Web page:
By Ethel Howley, SSND
“We cannot tolerate or turn a blind eye to racism and exclusion in any form and yet claim to defend the sacredness of every human life.” Pope Francis addressed these words to Catholics in the United States shortly after the death of George Floyd. Subsequently, in light of these events and developments in our country, the AM Province, as an institutional investor, and in relationship with the Investor Advocates for Social Justice, is called and committed to do more to address racial equity.
Initially, the AM Province, the Central Pacific Province, and numerous other religious congregations of women and men, joined financial providers in signing the Investor Statement of Solidarity to Address Systemic Racism and Call to Action. As a community of investors, we committed to actively engage with and include Black voices in investor areas and company engagements, taking direction and guidance from their expertise and lived experience.
This also included a commitment to embed a racial equity and justice lens into our own organization by ensuring diversity in hiring and compensation, by engaging with stakeholders of color to inform our work, by hiring financial managers and consultants of color, and by ending business relationships with entities that further white supremacy.
The AM Province will continue to advocate within a community of investors with faith-based values in promoting human rights, climate justice, racial equity and the common good. We will acknowledge structural racial inequity as seen in the following realities. The median Black family in the US has about one-tenth the wealth of the median white family; this affects women hardest of all; and stock ownership is also predominantly white. 60% of white US households hold stocks, which is double that of Black US households. 60% of white families also have at least one retirement account, while only 34% percent of Black families do.
“[School Sisters of Notre Dame] are attentive to God’s call, ready to do whatever [God] tells us,” revealed to us in God’s word; “through persons: through the situations of life, the church and the world; and by [God’s] movements in our hearts.” (YAS, C 19) Since the 1990s, Ariel Investments has been one of the managers for the SSND Cooperative Investment Fund.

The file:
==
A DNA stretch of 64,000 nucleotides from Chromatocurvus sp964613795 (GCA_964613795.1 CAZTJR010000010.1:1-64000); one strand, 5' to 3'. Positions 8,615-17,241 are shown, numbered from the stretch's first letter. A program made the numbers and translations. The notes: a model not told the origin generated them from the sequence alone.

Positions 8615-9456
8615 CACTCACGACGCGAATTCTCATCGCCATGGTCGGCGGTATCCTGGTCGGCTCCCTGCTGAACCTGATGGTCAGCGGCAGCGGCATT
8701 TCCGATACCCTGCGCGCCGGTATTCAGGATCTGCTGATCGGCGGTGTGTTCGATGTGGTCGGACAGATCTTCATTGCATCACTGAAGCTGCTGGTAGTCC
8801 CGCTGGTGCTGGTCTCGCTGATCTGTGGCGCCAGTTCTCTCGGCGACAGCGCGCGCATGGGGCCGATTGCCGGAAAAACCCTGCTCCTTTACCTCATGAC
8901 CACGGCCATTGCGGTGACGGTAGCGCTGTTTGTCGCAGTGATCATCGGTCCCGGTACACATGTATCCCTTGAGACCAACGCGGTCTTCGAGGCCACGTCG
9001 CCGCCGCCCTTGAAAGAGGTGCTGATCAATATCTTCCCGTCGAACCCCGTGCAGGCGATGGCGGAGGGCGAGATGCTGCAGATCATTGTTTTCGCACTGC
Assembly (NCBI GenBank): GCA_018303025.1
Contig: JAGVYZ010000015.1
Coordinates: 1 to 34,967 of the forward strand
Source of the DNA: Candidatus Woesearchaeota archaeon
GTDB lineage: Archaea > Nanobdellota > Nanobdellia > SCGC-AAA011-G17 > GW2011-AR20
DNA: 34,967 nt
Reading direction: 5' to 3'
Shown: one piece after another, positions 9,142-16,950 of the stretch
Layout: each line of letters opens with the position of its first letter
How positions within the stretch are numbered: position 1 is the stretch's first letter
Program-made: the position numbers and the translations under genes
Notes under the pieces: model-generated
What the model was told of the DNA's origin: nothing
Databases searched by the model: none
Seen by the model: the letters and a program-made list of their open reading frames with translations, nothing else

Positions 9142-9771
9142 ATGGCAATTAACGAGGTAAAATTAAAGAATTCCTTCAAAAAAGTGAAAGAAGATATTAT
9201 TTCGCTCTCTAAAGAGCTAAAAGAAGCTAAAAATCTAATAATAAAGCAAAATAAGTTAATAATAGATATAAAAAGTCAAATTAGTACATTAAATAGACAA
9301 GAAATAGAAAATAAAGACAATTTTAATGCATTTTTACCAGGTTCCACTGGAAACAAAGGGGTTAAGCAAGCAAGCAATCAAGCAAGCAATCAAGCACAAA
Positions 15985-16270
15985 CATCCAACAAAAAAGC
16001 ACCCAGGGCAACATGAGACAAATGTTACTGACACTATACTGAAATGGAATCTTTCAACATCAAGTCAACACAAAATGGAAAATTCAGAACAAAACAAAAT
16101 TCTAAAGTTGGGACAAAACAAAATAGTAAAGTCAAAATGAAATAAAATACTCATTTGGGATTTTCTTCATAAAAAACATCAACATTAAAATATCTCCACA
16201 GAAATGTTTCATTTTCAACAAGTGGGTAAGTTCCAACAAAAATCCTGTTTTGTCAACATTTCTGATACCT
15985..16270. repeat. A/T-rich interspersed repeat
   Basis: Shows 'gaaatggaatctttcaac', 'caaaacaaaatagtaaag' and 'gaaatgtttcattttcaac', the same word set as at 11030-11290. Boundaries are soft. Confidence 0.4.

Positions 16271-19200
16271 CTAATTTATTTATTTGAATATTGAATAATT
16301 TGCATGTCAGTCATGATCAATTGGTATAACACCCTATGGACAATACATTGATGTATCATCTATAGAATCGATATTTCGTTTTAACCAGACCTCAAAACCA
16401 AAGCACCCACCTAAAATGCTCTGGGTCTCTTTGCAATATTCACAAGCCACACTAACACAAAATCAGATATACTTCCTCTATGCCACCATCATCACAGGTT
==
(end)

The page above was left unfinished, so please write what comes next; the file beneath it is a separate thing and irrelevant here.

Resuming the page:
Ariel was founded by an African-American man who became interested in the stock market when he received a gift of several shares for his 12th birthday. Today 37 years later, he and an African-American woman are the co-CEOs of Ariel with a diversified board and staff.
The AM Province along with other faith-based institutional investors will hold corporations accountable for how their policies and practices impact people of color by filing shareholder proposals, participating in company dialogues, interacting with asset managers, and addressing the perspectives and expertise of people of color, especially Black people. Faith-based investors have been inspired to question: Who manages our money? In what do they invest? How do they consider racial justice? Does our proxy voting support racial justice?
Congressman John Lewis once said, “Do not get lost in a sea of despair. Be hopeful, be optimistic. Our struggle is not the struggle of a day, a week, a month, or a year; it is the struggle of a lifetime. Never, ever, be afraid to make some noise and get in good trouble, necessary trouble.”